4
$\begingroup$

I have a hierarchical model that I need to validate. My model is as follows: we have a collection of $\lambda_i$ that we draw from $Gamma(\alpha,\beta)$. Then, we draw our data point $y_i$ from $Poisson(\lambda_i)$. I get a distribution of $\alpha,\beta,\{\lambda_i\}$ via a Gibbs sampler combined with a Metropolis step. This part is fine. My question is how do I validate such a model? I have my set of data, each one corresponding to one particular $\lambda_i$. I'm not sure what statistical tests/ other steps I should take to check are.

$\endgroup$

migrated from math.stackexchange.com Apr 23 '12 at 16:03

This question came from our site for people studying math at any level and professionals in related fields.

  • $\begingroup$ I am not aware of a general Bayesian model validation technique. It is more common to conduct model comparison via Bayes factor, Scoring rules such as the log-predictive scores, and etcetera. $\endgroup$ – user10525 Apr 23 '12 at 7:30
  • $\begingroup$ Perhaps, chapter 24 of Gelman and Hill on Model checking and comparison might be useful. They talk a bit about posterior predictive checking. $\endgroup$ – Jeromy Anglim Apr 23 '12 at 7:36
  • $\begingroup$ I was thinking of generating some estimated values for the $y_i$ and then using some Chi-square tests, do you think that would be good? $\endgroup$ – Andrew Apr 23 '12 at 7:36
  • $\begingroup$ Chi-square test: "A test of goodness of fit establishes whether or not an observed frequency distribution differs from a theoretical distribution". If you simulate from model $M$ and then try to check if these observations come from model $M$, guess what is going to happen ... $\endgroup$ – user10525 Apr 23 '12 at 7:52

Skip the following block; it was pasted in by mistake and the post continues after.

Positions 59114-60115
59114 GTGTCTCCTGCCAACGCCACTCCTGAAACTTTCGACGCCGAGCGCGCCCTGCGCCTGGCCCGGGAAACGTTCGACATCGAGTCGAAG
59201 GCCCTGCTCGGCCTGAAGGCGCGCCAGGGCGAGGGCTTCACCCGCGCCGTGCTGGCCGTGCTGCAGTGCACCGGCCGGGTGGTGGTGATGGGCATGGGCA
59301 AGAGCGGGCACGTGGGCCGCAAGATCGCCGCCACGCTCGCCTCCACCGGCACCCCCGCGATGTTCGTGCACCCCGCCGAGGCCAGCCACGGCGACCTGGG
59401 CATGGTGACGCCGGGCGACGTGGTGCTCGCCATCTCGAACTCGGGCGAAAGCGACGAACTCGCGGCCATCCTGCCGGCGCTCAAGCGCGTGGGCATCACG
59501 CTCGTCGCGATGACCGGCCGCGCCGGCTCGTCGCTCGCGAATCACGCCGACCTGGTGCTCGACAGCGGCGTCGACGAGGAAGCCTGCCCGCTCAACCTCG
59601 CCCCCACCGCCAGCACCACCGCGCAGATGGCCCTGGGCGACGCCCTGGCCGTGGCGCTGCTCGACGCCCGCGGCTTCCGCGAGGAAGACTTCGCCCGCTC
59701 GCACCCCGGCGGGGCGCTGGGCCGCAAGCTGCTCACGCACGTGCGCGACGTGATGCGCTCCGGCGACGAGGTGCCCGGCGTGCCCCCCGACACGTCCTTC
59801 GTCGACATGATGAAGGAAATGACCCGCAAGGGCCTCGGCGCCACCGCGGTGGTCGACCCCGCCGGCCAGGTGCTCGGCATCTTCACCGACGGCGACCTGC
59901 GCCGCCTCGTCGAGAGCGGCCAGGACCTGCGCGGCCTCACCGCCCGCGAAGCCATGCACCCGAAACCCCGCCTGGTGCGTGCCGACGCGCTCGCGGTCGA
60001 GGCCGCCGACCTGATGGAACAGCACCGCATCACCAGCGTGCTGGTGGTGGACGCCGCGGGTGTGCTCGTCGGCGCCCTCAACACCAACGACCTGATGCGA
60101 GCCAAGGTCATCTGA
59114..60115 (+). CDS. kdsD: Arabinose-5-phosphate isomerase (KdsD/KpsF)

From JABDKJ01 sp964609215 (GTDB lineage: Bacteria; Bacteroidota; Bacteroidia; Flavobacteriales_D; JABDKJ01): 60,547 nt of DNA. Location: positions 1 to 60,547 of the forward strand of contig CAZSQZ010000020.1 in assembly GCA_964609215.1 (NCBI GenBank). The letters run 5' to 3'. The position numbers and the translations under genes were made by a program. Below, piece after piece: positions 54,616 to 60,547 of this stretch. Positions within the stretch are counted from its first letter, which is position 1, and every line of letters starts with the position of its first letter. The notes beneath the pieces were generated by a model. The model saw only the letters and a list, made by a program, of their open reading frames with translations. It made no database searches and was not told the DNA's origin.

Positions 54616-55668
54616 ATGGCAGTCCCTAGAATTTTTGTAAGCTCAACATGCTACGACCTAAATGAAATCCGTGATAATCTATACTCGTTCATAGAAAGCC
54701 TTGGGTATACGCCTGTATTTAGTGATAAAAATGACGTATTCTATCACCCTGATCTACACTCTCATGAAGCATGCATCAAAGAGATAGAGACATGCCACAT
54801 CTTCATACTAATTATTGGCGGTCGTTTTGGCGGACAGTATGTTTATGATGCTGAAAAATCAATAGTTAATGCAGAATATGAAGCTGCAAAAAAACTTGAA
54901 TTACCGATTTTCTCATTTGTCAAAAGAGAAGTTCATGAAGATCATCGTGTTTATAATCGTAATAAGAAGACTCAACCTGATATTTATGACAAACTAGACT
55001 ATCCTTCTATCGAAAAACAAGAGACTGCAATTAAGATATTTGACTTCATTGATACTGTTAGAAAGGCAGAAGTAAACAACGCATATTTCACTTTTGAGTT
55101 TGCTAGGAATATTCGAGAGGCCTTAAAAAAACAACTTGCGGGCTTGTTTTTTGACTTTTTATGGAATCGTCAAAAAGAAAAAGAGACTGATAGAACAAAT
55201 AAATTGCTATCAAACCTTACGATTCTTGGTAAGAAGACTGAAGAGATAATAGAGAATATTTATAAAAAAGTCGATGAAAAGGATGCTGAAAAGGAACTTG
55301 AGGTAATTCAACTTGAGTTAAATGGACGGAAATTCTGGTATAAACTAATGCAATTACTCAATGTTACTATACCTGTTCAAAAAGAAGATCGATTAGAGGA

• $\begingroup$ I think I may have been unclear. I have actual data observations. I also have a joint distribution I got from Metropolis/Gibbs that I can sample from to generate values. I would then compare these generated values to the observed data. $\endgroup$ – Andrew Apr 23 '12 at 7:59
2
$\begingroup$

Posterior predictive checks, outlined in Gelman et al (1996), are an obvious starting point. Given how simple the model is, it probably makes sense to use graphical checks. Plot the histogram of $(y_1,...,y_n)$ against histograms of several posterior predictive replications $(y_1^{rep},...,y_n^{rep})$. If you spot a feature that doesn't fit, you can formalize things by defining an appropriate discrepancy statistic and computing the posterior predictive p-value of your model against that statistic.

$\endgroup$
1
$\begingroup$

Perhaps posterior predictive checking (i.e., comparing your data to predictions generated by the model). For instance along these lines:

http://scholar.harvard.edu/brucewestern/files/smr.pdf

$\endgroup$
  • $\begingroup$ Sorry nobody saw this sooner. I like the reference. Welcome to the site. $\endgroup$ – Placidia Oct 20 '12 at 23:33

Your Answer

By clicking “Post Your Answer”, you agree to our terms of service, privacy policy and cookie policy

Not the answer you're looking for? Browse other questions tagged or ask your own question.